This is what we see with Scrooge’s nephew: He comes into the money lending house merry and cheerful, wishing Scrooge “A Merry Christmas” and giving him a hard time for thinking Christmas a “humbug.” By the end of the visit he is even more incensed against Christmas and his mood is made even worse by Cratchit wanting the following day off. When the Ghost of Jacob Marley shows up later, he tries to dismiss him twice as “A bit of undigested food.” When the clocks strikes one and the first Ghost doe not appear right away he mocks Marley’s warning again before the room fills with light. Even after the spectacular events witnessed with the first ghost, in anger he grabs the cone and forces it back on the Ghosts head, trying to snuff out the light. In the novel, it is not until the catalytic event of seeing Tiny Tim and learning of his fate: “An empty chair with a lonely cane” that the change begins to come upon him.

Today, we seem to have catalytic event after catalytic event, these are events that should shake us awake, make us think about the people around us, people who are often hurting and who are wondering if anyone cares. Do not believe me? Turn on the news, how do you not describe all the events, not the way they are spun, but the events themselves, school shootings, Standing Rock, Hate Crimes, The Migrant Caravan, Earthquakes, Tsunamis. How do we not describe these disaster’s as anything other than events meant to wake us up, turn us to God and treat our neighbors, even those we disagree with, as God would lead us, in His Word, to treat them.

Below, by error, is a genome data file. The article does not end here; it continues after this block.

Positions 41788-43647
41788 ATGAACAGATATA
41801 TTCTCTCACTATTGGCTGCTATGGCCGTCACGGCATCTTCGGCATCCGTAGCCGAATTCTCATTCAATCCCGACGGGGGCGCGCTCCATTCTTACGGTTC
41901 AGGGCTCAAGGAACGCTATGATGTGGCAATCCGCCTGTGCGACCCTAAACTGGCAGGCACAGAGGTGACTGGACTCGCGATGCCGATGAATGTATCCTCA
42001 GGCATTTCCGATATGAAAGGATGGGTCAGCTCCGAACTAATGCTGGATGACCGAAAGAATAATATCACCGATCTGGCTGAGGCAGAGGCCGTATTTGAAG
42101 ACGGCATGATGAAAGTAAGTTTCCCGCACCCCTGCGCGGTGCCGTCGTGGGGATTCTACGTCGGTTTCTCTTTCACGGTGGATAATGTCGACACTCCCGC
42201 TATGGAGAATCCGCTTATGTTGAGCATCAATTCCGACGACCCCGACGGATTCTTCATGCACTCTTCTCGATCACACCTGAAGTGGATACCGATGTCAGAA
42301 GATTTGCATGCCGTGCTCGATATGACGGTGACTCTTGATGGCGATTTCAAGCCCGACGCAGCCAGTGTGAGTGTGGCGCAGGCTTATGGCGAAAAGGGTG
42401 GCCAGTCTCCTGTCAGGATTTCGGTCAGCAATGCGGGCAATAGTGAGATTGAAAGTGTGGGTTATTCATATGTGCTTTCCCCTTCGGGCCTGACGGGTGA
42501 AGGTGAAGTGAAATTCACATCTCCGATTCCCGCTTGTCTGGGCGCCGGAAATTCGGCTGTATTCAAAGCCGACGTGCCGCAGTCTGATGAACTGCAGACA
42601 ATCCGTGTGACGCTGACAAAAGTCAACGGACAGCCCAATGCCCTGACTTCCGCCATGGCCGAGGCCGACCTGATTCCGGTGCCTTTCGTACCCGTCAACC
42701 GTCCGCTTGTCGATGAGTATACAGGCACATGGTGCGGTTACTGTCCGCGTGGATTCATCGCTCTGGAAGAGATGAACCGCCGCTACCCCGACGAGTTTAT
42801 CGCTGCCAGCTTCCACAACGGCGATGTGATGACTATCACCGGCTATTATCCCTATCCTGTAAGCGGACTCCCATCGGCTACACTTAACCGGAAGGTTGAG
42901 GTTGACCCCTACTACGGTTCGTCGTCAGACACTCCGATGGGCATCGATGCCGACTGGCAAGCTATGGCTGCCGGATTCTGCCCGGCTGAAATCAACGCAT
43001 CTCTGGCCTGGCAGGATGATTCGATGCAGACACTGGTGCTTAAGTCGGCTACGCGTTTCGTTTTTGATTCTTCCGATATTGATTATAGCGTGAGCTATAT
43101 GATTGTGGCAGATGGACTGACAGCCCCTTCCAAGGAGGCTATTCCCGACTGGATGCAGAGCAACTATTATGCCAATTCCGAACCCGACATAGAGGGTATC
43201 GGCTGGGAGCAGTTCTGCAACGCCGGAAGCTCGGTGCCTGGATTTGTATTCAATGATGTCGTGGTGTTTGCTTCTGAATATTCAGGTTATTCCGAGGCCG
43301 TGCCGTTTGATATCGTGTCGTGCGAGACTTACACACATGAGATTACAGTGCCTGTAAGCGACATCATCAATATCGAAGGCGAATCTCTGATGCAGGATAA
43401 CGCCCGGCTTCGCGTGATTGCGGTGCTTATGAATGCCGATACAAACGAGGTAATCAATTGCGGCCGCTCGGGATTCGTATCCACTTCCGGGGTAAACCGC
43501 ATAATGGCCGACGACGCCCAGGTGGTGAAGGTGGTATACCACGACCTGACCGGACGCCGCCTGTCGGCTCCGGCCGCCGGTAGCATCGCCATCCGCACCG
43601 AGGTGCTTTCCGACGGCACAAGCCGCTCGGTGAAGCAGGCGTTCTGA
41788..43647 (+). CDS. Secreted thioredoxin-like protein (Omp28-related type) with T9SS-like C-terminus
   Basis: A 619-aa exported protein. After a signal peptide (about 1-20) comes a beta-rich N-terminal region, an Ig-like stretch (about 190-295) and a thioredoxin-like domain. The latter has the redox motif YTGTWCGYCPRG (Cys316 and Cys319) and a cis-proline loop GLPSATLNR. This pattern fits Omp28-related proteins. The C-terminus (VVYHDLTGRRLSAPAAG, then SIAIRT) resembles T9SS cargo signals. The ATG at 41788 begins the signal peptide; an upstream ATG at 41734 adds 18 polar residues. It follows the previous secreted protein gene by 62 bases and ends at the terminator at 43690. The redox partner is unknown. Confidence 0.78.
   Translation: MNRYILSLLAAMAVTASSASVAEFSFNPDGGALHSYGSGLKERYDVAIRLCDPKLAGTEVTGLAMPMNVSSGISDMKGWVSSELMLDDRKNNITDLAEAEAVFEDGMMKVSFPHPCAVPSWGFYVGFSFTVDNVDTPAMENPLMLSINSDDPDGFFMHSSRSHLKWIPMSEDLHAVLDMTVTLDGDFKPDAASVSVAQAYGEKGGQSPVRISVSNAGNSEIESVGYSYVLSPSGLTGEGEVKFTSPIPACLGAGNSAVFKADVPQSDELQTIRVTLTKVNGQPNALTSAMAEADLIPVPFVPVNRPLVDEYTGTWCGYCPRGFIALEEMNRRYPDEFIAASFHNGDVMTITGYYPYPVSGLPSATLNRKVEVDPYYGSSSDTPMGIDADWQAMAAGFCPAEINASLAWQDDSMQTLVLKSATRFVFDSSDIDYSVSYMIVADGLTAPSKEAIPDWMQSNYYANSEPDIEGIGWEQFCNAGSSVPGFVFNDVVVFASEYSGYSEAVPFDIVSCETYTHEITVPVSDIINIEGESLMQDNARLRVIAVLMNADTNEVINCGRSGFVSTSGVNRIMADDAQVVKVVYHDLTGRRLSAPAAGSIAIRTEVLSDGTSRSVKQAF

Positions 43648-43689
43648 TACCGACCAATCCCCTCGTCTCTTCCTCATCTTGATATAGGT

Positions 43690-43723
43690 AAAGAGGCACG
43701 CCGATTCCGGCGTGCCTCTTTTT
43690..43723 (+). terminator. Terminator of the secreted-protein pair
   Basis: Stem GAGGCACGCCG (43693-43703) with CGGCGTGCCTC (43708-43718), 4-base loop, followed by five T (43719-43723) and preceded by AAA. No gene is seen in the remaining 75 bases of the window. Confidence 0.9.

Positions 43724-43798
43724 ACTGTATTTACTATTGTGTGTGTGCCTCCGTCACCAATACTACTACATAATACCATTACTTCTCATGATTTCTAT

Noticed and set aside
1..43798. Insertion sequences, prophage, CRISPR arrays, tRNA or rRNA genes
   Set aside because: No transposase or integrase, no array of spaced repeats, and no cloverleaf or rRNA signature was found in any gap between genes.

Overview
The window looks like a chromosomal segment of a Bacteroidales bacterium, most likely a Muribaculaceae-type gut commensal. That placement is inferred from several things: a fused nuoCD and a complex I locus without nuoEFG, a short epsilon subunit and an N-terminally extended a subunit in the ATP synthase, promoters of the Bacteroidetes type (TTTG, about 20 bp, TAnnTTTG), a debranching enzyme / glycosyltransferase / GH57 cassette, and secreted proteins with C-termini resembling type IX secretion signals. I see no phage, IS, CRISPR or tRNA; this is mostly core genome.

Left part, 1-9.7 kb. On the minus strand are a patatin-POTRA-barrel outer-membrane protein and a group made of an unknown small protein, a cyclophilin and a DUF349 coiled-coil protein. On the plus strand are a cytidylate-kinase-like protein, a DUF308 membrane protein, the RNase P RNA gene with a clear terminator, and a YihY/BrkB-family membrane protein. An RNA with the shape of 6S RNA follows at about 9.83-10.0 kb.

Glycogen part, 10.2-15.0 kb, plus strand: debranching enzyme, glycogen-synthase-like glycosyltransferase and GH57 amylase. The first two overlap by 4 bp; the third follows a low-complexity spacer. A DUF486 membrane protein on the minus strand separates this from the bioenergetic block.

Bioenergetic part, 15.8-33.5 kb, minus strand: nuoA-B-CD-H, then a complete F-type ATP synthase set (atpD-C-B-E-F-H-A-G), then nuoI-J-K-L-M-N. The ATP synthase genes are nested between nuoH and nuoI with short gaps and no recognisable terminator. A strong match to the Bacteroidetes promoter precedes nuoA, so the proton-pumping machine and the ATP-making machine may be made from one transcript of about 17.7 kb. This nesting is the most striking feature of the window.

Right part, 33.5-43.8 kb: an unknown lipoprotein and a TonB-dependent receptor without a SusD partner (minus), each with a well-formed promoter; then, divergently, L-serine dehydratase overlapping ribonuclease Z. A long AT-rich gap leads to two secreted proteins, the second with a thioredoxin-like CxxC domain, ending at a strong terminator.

Yet, like those who whispered about Scrooge, we tend to have written the “other side” off as without hope, irredeemable and worthy of contempt.

I had an interesting cross-ethnic encounter on a plane ride to Iowa last month. Rachel and I boarded in the B Group, something we do not usually do, so the chances of finding seats together were slim. However, right near the front of the plane we found two seats next to an older African American woman. We sat down and I asked her name and she asked mine. Upon hearing the name “Faulkner” she stopped and said: “Faulkner, there’s a lot going on with that name, isn’t there?” This wasn’t a statement made in anger, it seemed more in surprise at the last name than out of fear.